Monday, February 23, 2009

Virginia is for Writers

At the Virginia State Reading Association Conference this past weekend, I gave three presentations for reading specialists and literacy coaches. As many of you know, Teaching the Story: Fiction Writing in Grades 4-8 has specific mini-lessons to help students develop rich, in-depth characters and settings. One teacher suggested that after students have brainstormed a character and a setting they should swap their character descriptions with a peer and see how their character would react to being placed in a different setting. How would a Mexican immigrant living in New York City view and experience being homeless in Barbados? Beyond being a fun learning activity, this would also help students see their setting from a different point of view. Here are two teachers enjoying the process of collaborating on creating a story.

Evi Hickman, a reading teacher in Fairfax County Virginia, was excited to see a book with a subtitle that included 4th graders with 8th graders. She said, "By doing that you have grouped fourth graders with older readers as opposed to tying them into younger students." She thought that this would communicate greater expectations to these younger writers and spur them on to higher levels of achievement.

When I confided to an ESL teacher that I had dreamt that the title of my book would be "Everyone has a Story," she laughed. She found in her work with both Hispanic and a Russian student that at times it is easier for these students to write their own stories, than it is for them to learn how to read. I was surprised but she reminded me that when writing stories from their own lives they are exercising personal choice, which enhances their learning experiences.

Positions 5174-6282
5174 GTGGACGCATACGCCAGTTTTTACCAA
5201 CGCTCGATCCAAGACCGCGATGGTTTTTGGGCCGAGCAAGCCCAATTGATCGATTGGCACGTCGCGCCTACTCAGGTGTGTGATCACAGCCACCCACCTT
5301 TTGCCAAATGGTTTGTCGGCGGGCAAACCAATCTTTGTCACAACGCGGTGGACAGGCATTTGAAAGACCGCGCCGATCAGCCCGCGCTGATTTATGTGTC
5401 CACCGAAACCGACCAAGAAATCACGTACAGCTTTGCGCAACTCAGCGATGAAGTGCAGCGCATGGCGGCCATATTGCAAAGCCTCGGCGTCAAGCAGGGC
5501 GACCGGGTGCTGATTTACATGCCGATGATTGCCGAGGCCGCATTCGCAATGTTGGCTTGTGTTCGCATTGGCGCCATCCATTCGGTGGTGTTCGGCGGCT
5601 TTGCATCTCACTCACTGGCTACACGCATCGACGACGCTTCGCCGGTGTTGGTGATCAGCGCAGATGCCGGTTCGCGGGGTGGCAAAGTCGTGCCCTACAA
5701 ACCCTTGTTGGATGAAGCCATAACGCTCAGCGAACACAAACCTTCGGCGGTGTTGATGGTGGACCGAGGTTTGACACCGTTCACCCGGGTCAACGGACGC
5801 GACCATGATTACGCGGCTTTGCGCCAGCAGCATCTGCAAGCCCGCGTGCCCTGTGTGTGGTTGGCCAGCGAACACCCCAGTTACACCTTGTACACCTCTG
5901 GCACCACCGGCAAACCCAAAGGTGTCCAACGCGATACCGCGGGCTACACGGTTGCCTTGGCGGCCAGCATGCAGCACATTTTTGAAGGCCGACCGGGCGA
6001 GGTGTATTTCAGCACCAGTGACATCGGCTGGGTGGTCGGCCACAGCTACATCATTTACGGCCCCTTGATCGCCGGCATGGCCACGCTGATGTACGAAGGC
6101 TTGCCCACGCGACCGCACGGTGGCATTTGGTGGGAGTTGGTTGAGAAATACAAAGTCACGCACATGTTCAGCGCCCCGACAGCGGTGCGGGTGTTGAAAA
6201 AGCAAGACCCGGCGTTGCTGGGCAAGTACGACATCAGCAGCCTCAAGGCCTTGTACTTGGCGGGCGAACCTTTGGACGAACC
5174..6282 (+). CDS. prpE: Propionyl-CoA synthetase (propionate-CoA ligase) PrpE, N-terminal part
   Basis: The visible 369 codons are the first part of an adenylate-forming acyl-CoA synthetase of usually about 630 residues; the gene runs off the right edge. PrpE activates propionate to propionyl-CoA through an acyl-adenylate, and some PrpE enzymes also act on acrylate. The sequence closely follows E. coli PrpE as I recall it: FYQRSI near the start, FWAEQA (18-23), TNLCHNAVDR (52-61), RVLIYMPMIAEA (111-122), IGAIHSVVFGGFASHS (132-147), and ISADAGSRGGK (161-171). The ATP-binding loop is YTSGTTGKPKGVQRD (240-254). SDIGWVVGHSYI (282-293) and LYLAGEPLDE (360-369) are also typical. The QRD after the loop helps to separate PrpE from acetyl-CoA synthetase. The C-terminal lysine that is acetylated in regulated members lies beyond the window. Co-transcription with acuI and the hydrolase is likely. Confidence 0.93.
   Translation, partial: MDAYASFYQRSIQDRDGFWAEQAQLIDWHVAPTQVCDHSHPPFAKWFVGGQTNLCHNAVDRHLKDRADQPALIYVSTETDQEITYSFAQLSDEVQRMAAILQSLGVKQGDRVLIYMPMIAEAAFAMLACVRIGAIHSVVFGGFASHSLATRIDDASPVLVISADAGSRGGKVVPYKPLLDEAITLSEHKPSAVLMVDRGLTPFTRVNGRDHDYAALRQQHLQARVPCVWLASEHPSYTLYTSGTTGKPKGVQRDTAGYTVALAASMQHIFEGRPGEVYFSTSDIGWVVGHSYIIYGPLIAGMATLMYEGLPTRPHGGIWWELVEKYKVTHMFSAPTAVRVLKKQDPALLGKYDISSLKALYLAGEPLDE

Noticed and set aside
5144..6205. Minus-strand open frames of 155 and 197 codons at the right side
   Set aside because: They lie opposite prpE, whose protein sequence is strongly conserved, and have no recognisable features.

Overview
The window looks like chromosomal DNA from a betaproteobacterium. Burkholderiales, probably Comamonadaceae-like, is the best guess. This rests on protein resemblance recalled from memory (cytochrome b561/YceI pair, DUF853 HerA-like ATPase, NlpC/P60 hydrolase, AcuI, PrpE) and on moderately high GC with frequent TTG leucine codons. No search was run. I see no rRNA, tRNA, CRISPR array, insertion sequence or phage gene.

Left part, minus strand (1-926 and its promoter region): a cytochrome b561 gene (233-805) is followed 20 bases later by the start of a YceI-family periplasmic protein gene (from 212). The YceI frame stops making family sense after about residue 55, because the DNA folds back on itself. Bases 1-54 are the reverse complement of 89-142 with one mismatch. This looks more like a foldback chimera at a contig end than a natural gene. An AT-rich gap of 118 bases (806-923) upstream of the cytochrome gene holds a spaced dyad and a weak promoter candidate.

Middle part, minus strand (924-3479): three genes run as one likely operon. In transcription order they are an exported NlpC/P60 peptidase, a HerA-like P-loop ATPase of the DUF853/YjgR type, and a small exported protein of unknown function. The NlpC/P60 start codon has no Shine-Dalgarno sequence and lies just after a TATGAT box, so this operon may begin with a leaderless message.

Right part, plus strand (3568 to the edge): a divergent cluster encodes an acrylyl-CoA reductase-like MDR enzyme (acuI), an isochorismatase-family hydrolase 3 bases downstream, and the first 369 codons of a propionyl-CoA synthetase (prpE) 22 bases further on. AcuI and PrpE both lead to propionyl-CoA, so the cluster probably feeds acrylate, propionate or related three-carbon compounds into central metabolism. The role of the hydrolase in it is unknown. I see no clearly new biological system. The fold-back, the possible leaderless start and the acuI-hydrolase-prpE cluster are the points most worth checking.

Like the teachers who I taught at NCCAT last fall, these teachers also experienced the challenges involved in on-demand writing. They left with a greater appreciation for the tasks which they require their students to perform. I encouraged teachers to take this a step further and share their own writing experiences (both successes and failures!) with their students. As Peter Johnston says in his book, Choice Words, "Being a knower/learner communicates to the student that we're in this together. We're on the same page." (Stenhouse Publishers, 2004)A community of writers working together is vital for a learning-rich environment.

My sessions were well received and I overheard a teachers say, "I'll use this in my classroom on Monday!" Music to a presenter's ears. I left the conference thinking that everyone knows that Virginia is for lovers. But I found a state that is for writers too.

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